God hideth his intentions.

Let us then put our hand into the hand of God, look after the now and trust Him to take care of both the past and future.

 

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Time for the Journey

Have you noticed how quickly time is passing these days. It seems that our Christmas presents were only being unwrapped yesterday. Even the interminable days of winter seems a thing of the past. And so, the weeks rotate at an almost breath-taking pace.

Well they say its a sign of old age. But there may be more true in this cliché than most. For, we judge the length of our journeys in life by the number and quality of landmarks we pass. In youth, everything is new and fresh and exciting. Can’t you recall the first date … the first important exam result.. the first… And so the weeks passed through a landscape of highs and lows which remember for all the right and wrong reasons. But when we get older, few events are new or challenging or refreshing. In fact,  as the years pass, we become like a ship at sea. For when we look back we see only a rapidly fading wake and a bland horizon.

What’s to be done? Time for finding a new challenge, a new venture and new discovery. Time to really look at the landscape around and then start to landscape the future. For then, life’s journey returns from sea voyage to alpine walk even of it is a bit of a hike!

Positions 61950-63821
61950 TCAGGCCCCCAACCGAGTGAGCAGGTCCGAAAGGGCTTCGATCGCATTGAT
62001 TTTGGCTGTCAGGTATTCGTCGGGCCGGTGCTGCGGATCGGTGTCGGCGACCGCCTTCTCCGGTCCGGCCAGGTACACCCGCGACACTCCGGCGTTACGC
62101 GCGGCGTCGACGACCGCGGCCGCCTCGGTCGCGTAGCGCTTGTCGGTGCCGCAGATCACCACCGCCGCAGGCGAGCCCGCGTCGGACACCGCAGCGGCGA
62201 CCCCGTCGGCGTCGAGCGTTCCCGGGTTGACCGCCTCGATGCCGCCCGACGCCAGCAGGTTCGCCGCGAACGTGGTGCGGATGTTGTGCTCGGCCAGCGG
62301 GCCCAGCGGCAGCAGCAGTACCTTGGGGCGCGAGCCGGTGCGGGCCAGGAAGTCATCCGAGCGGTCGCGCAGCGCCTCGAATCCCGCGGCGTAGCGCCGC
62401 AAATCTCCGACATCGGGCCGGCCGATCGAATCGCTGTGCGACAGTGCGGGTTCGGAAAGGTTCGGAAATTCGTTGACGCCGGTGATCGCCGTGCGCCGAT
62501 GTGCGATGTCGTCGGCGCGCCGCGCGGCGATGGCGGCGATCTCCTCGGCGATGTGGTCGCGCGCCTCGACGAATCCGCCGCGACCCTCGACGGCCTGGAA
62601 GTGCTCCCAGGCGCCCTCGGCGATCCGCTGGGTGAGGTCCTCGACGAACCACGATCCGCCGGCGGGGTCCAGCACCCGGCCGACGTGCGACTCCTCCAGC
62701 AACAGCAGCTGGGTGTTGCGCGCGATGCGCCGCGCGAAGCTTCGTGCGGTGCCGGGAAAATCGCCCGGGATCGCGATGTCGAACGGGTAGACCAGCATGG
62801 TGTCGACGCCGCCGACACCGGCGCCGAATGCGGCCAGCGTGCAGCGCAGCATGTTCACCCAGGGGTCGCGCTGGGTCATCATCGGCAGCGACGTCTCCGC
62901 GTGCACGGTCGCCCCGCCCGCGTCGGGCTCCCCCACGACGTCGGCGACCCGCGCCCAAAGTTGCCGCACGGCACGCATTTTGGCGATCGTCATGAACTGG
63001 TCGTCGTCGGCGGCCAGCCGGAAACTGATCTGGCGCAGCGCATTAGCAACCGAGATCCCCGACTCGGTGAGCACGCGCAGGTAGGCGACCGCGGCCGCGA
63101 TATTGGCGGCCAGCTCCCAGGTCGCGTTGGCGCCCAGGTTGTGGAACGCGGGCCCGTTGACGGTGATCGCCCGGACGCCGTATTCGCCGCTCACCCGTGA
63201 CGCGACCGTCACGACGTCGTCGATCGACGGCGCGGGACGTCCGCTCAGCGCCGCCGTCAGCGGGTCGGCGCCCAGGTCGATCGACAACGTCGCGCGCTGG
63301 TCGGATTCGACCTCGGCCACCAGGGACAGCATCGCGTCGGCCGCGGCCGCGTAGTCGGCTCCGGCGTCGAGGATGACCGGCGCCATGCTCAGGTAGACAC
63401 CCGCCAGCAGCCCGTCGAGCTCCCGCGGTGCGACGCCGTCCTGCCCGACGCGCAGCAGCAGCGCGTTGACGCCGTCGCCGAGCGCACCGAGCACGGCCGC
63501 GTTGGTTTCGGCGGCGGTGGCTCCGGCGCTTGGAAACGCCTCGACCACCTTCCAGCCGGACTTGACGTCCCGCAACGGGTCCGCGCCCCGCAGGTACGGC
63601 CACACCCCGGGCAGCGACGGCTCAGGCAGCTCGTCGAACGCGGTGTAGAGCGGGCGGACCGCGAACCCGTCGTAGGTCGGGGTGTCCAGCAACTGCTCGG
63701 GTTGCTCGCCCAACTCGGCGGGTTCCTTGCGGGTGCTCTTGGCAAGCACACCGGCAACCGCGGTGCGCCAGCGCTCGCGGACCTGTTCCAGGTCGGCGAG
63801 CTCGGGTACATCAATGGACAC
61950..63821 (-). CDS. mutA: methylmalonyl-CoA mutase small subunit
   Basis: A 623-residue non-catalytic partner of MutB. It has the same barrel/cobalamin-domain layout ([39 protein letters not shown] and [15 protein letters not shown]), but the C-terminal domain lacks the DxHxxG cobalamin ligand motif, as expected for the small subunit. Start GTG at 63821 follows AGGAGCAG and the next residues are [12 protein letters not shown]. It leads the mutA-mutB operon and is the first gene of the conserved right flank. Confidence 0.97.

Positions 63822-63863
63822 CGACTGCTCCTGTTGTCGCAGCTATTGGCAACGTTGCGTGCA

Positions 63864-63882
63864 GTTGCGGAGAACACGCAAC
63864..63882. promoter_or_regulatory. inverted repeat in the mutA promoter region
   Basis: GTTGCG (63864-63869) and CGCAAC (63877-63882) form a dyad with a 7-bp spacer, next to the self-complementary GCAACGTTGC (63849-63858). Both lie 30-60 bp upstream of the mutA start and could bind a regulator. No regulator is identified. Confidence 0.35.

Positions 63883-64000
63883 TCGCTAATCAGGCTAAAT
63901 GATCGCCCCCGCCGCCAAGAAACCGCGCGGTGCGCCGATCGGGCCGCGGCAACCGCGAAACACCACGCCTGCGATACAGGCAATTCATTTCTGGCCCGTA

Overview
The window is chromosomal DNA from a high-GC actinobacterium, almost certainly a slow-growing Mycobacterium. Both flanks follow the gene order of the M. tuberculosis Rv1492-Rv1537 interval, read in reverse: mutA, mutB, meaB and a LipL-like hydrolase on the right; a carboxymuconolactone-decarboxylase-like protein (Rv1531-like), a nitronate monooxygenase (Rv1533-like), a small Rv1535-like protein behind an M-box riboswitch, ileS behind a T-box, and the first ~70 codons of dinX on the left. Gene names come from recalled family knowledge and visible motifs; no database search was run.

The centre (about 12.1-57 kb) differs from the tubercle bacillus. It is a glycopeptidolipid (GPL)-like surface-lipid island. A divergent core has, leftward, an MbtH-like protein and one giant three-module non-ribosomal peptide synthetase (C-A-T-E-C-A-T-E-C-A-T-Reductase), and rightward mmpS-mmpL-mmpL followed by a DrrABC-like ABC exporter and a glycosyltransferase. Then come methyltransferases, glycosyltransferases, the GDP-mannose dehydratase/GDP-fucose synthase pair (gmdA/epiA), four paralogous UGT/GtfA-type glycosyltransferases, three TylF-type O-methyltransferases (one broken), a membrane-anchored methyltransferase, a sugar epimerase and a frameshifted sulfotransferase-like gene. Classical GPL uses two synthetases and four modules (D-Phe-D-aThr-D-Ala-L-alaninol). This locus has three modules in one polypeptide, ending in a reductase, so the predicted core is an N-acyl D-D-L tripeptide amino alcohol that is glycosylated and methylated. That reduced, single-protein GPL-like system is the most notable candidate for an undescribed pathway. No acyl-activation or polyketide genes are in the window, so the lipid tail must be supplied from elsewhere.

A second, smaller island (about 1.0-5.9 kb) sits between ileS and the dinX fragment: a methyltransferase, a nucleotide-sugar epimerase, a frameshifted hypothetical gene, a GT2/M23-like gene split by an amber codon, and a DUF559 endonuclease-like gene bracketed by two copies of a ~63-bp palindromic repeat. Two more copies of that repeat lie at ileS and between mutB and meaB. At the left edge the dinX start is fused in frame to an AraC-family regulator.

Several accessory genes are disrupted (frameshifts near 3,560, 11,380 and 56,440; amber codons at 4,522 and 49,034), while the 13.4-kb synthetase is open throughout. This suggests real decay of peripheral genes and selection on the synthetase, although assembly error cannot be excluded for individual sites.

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Public Libraries – future community hubs?

Where do men go on Saturday? Good question! In the past, it would have been football matches, golf courses and those ‘of a certain age’ the bowling club. But the public library – come off it!

Well so I thought until visiting my local book lender this Saturday morning. And it was packed out with males; some on laptops, others browsing the newspapers and more online on the library’s PCs. Some were even drinking coffee, looking at the books and nipping out for a quick puff on the now internally banned tobacco.

Now probably the recession requires those out of work to surf the job ads and those in work to study to stay so. Yet the sense of a busy community life about the place, both for  effort and pleasure, was palpable.

But libraries are for books and tatty governmental leaflets surely with the odd notice (in every sense of the word) for the local spiritualists’ meeting. Well, if  this is the purpose which the customers seem to want, don’t knock it. Since it might prevent public libraries,  going the way of the village pub, the parish church and the corner shop.

In fact, with our granulated, home-working, coffee shop meeting business environment, maybe these traditional ‘information centres’ have a future as communuty meeting points, business venues and just hubs for daily life. Evolve or die then in my book.